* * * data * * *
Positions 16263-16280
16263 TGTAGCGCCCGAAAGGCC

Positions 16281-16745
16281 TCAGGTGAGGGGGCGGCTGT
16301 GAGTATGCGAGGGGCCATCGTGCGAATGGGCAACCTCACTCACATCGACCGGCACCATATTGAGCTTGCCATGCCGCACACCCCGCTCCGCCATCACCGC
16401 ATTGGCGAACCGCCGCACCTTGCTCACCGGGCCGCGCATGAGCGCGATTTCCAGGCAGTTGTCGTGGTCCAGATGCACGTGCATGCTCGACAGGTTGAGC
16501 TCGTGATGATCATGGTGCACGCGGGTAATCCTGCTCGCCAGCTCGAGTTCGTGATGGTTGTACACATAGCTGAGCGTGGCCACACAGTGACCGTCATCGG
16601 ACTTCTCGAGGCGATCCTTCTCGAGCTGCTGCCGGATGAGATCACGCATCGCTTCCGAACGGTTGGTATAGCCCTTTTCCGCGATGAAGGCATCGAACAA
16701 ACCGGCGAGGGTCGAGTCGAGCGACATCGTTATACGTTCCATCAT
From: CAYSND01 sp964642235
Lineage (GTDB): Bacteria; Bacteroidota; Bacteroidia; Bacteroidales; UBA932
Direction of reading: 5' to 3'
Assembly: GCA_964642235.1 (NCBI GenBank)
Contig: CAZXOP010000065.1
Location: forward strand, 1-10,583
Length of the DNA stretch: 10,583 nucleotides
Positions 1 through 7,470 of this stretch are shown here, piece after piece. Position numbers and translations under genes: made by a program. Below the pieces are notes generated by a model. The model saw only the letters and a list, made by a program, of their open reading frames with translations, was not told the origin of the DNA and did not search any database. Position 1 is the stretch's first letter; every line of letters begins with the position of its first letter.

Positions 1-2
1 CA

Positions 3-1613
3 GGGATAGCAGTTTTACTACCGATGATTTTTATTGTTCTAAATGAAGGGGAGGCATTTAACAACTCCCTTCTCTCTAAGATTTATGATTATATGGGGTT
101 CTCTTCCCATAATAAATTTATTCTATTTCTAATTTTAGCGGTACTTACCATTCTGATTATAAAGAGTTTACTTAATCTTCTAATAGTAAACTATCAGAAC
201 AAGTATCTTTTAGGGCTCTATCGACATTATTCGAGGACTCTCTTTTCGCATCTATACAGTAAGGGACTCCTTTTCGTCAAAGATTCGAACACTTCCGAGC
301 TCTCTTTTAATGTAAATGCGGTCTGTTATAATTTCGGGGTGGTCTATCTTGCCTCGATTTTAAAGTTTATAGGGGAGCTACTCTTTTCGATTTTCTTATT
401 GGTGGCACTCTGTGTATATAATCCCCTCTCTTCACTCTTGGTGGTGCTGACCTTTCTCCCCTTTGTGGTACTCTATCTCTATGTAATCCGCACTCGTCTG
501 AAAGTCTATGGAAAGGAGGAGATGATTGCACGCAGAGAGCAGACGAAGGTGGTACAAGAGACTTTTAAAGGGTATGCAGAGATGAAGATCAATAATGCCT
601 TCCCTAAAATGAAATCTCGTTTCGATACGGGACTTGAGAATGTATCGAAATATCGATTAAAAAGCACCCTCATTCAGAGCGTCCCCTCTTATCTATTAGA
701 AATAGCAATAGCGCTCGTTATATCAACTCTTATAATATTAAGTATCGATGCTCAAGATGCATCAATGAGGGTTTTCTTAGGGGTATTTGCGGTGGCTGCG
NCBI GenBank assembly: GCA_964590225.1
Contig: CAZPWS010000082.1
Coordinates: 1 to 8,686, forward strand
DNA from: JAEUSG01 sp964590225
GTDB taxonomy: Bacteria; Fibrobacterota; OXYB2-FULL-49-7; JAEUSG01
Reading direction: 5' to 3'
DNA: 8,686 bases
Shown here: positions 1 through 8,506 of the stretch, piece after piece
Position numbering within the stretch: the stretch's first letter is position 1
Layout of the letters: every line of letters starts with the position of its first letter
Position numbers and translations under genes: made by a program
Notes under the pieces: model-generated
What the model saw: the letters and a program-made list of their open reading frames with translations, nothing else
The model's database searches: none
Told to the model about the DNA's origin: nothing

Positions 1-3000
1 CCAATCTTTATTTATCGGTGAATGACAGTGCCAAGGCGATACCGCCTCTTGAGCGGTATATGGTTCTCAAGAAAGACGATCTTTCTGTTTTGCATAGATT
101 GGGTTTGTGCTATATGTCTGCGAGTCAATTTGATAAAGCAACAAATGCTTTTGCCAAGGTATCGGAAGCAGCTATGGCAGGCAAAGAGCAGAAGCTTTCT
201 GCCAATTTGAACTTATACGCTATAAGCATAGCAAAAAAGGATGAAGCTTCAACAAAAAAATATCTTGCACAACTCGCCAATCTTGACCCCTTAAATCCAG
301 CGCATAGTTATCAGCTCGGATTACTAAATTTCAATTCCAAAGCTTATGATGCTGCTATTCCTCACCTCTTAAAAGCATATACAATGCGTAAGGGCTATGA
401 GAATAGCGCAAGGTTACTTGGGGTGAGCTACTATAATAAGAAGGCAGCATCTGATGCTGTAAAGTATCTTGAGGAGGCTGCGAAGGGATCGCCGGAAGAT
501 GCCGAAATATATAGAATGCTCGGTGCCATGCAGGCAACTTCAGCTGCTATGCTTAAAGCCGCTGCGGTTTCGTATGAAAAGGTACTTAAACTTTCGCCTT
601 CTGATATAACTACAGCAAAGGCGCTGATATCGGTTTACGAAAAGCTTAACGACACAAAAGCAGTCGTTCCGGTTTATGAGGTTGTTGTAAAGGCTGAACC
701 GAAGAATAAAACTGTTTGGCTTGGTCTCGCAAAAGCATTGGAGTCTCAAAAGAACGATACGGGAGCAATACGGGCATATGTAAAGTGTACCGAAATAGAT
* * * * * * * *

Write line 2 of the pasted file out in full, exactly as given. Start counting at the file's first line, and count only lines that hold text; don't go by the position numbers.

16263 TGTAGCGCCCGAAAGGCC